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A guide to what the various sockets are on the latest Openreach faceplate, master socket

How to get access to the test socket if you have a VDSL Interstitial faceplate

This page is intended to help as a guide as to how you can access the test socket, if you have one of the latest Openreach faceplates installed. The latest faceplate provides a filtered socket to which you can connect a VDSL (FTTC - Fibre to the Cabinet) modem, or an ADSL2+ modem. Originally this new faceplate was only installed on FTTC lines, but increasingly it is being installed when engineers fix faults on ADSL2+ lines, or when people buy one to tidy up their wiring.

NOTE: With self-install VDSL2 around the corner, while good quality micro-filters will work for the best performance fitting an Interstitial plate is the recommended solution.

Undoing the two screws holding faceplate on
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The black arrow is pointing at the socket to which you can connect your FTTC (fibre) modem, or an ADSL2+ modem. This socket can also be used to connection a twisted pair extension via a suitably wired RJ11 plug to allow you to locate your modem a few metres from the modem. The blue arrow is where you would connect your telephone, and this socket is filtered, so no need for microfilters. The faceplate will if installed and wired up correctly also filter all the telephone extensions in a property.

Modern Openreach Faceplate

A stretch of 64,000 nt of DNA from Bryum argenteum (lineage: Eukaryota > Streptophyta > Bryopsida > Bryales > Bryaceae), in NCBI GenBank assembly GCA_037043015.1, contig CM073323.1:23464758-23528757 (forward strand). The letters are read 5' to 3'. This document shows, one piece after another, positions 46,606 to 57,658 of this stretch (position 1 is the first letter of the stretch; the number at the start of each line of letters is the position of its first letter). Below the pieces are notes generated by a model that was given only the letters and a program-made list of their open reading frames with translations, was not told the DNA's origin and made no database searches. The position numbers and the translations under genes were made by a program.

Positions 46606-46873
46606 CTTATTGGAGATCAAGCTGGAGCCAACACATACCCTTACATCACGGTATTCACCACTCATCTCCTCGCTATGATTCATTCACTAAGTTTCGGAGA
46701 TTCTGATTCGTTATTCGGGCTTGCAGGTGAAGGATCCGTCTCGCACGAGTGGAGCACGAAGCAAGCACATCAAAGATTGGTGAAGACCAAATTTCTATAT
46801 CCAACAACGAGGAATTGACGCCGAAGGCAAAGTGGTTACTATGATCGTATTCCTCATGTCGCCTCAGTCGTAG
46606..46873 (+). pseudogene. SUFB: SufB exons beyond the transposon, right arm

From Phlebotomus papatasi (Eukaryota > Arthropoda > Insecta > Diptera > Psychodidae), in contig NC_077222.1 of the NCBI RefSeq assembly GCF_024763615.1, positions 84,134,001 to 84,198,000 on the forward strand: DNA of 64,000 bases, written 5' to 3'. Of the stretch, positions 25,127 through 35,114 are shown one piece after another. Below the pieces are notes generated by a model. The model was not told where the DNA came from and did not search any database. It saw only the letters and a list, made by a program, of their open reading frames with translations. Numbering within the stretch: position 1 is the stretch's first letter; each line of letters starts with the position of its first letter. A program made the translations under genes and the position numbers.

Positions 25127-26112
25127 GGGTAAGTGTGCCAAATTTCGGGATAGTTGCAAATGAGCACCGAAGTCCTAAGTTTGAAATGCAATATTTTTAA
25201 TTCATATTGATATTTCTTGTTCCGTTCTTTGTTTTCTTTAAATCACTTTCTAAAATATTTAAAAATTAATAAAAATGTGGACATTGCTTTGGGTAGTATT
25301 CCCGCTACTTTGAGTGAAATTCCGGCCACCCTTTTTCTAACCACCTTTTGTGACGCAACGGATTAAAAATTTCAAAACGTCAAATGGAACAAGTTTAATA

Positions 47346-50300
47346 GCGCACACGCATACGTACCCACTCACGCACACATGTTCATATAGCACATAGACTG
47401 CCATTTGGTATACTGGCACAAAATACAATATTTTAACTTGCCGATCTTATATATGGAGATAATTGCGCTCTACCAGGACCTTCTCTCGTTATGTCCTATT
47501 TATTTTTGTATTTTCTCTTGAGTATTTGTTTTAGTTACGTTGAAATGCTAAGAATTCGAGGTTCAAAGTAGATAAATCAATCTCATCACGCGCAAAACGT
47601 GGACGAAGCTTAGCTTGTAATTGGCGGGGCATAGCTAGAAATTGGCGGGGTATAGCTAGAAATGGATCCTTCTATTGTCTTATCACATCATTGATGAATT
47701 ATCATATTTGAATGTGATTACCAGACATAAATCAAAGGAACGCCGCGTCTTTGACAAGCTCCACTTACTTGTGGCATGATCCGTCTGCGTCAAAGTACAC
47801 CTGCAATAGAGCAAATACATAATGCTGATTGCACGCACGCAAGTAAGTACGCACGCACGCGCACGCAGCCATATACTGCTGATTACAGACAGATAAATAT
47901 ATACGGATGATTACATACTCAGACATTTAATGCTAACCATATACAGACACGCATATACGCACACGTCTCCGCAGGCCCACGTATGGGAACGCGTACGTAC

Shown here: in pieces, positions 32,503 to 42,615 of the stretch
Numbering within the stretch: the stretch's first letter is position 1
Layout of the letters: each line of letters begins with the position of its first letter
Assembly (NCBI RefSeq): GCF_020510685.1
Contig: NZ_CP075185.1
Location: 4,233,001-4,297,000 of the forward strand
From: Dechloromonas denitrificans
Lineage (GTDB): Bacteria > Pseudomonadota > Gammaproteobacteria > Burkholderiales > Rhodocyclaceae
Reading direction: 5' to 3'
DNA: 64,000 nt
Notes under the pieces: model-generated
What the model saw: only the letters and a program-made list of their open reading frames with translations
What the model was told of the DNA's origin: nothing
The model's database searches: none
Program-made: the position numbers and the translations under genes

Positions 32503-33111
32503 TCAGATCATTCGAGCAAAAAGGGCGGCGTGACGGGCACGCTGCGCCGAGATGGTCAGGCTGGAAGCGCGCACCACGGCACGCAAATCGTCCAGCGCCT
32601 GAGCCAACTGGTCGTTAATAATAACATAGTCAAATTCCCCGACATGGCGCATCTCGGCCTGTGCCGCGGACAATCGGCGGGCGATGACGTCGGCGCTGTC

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To remove the consumer faceplate, unscrew the two screws, the lower half of the faceplate will lift away, but be careful as your telephone extensions will be connected to the rear of this faceplate. In this picture there are no telephone extensions connected.

Lower half of faceplate removed
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Now with the faceplate removed, you might think you have access to the test socket, but as there is the Openreach Interstitial filter faceplate used on this master socket this is not the case. Again the black arrow points toward the ADSL/VDSL socket, and the blue arrow will still represent a filtered telephone socket. If your extension wiring was present and connected to the small faceplate we have already removed, you should find that none of the telephone extension sockets in the property will now work.

Interstitial faceplate removed
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Now you can lift the Interstitial faceplate away from the back part of the master socket. If there are wires connected to the upper left corner of this socket, then this will be a data extension that can host an ADSL or VDSL (FTTC) modem

The interstitial faceplate has now been fully removed, and the arrows are back. The black arrow is pointing at the test socket, which you can plug a phone into, or use a microfilter to let you plug in you ADSL or FTTC modem. By testing with the interstitial faceplate removed, you have removed any influence from a dirty contact or failing component in the faceplate, also the effects of any extension wiring, be that telephone or data wiring should have been removed.

Openreach test socket
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The yellow arrow is pointing at a small IDC block two which you can attach the two wires from a twisted pair to run an ADSL/VDSL extension. For VDSL services it is important to keep this data extension as short possible.

The red arrow is pointing at the IDC block where you would normally have your telephone extensions connected. As there is an interstitial faceplate in use on this socket, having the ring wire (pin 3) connected should have no affect on the ADSL/VDSL signal.